The fate of the National Flood Insurance Program is hanging in the balance once again, and local experts are getting fed up with the uncertainty.
“This is extremely, extremely frustrating,” Joe Rossi, chairman of the Massachusetts Coastal Coalition, said Wednesday. “It’s not just frustrating for the residents we serve, or for me as an agent or advocate, but it’s frustrating for everyone because it never ends.”
The flood insurance program expired last Friday, Nov. 30 and lapsed for about 11 hours before President Donald Trump signed a bill that included a seven-day extension, realigning the program with the larger government spending bill deadline facing Congress this Friday.
The extension saved the program for the next seven days but wasn’t ideal, Rossi said, as the program’s connection to overall government spending is a large part of what caused the program’s problems in the first place.
The flood insurance program was separated from the larger government spending bill earlier this year as part of a deal to keep it alive through hurricane season while leaders in Washington fought over other, more partisan parts of the appropriations bill. By re-linking the two, Rossi says it opens the doors for the program to be caught up in Washington gridlock once again
“We have all these political issues playing into this now, and one change in politics could effect the program,” Rossi said.
If Congress doesn’t meet the Friday deadline for a new appropriations bill, the government will go into a shut down. If that happens, the program will lapse for the fourth time this year.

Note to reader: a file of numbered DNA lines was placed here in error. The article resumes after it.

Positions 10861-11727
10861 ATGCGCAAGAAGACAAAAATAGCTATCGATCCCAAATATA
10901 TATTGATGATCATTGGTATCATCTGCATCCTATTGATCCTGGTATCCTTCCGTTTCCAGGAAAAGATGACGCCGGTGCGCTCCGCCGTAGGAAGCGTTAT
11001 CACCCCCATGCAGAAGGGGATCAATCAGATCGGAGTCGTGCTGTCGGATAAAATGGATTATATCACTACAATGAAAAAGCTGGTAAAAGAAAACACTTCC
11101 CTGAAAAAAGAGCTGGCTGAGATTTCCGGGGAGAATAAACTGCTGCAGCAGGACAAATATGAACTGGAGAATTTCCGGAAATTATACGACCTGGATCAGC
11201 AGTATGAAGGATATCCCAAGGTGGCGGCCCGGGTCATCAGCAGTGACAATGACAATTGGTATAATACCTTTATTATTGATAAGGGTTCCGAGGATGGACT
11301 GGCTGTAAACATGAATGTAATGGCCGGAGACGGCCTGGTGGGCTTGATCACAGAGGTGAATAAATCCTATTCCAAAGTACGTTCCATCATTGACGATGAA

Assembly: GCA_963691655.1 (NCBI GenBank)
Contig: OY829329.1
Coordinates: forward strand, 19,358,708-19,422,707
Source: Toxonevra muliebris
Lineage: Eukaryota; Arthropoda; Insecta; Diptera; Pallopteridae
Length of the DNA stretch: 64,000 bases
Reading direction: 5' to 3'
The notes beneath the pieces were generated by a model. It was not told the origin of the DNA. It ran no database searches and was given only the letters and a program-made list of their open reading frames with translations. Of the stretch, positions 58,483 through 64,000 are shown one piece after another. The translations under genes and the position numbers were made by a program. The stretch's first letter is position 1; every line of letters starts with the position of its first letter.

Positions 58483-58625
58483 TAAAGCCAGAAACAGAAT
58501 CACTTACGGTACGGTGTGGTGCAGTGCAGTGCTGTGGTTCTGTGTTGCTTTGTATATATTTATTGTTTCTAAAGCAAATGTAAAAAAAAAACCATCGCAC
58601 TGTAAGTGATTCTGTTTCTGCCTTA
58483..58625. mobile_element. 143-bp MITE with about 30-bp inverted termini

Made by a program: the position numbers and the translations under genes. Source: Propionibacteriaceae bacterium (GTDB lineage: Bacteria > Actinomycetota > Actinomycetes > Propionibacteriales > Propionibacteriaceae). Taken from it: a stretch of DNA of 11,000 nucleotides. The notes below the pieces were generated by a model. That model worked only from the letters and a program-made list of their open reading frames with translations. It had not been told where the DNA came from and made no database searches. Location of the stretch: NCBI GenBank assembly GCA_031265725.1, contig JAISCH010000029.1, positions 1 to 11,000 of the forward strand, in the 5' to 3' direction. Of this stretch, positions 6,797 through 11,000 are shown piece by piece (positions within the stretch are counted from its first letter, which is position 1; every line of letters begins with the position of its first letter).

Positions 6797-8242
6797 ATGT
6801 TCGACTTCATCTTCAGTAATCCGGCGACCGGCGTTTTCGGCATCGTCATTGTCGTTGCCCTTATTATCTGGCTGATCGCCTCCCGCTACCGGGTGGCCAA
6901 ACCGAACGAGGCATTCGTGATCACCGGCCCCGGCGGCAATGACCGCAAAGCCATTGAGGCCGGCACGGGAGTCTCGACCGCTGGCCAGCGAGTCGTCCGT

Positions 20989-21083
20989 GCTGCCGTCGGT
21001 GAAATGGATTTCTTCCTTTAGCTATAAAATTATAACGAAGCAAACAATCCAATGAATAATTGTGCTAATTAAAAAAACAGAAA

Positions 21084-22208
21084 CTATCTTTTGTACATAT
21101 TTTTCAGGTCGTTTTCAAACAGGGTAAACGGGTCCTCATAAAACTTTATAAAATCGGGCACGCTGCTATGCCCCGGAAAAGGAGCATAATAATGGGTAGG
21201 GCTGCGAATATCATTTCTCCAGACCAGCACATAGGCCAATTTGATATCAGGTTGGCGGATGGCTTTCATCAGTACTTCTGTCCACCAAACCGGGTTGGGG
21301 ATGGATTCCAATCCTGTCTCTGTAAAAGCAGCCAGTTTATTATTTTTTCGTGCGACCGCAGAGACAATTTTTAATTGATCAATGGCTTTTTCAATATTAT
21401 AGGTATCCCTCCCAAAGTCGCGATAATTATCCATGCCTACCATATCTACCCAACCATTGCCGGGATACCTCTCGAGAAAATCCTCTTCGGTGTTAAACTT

Rossi said he is expecting a vote Friday that will extend the program two more weeks. In the interim, he is encouraging policy holders to be prepared. If the program lapses for any meaningful amount of time, new policies won’t be able to be issued and current policy holders won’t be able to renew.
“Pay for your flood insurance now,” he said. “We have people who will wait and go into a grace period in their policy, but we don’t want to play around. If your policy is coming up for renewal in the next 30 days: pay it by Friday. That’s the bottom line.”
Lapses in January and March were the first lapses since 2010. A short-term extension this July was the seventh granted to the program since it first expired in October 2017, but it eliminated reforms Rossi and others in the industry were pushing for.
Rossi is hoping the two week extension will be granted Friday, and that when that expires a six-month extension will be granted. In those six months, advocates and lawmakers would push hard for meaningful reforms to be included in a long-term extension.
“Congress has not focused on National Flood Insurance Program reform since early 2017, so we are talking two years almost,” Rossi said. “We need an extension, but we need a congress that focuses. We’ve continuously been given four- or six-month extensions, but nobody talks about the prgram in that time.”
The flood insurance program, started in 1956, became a hot-button issue on the South Shore in 2013 when the Federal Emergency Management Agency released new flood maps for Marshfield, Scituate and Duxbury that help set the rates and determine which owners must buy flood insurance. Later, maps for other South Shore communities, including Quincy, also caused an uproar.
Reach Mary Whitfill at firstname.lastname@example.org.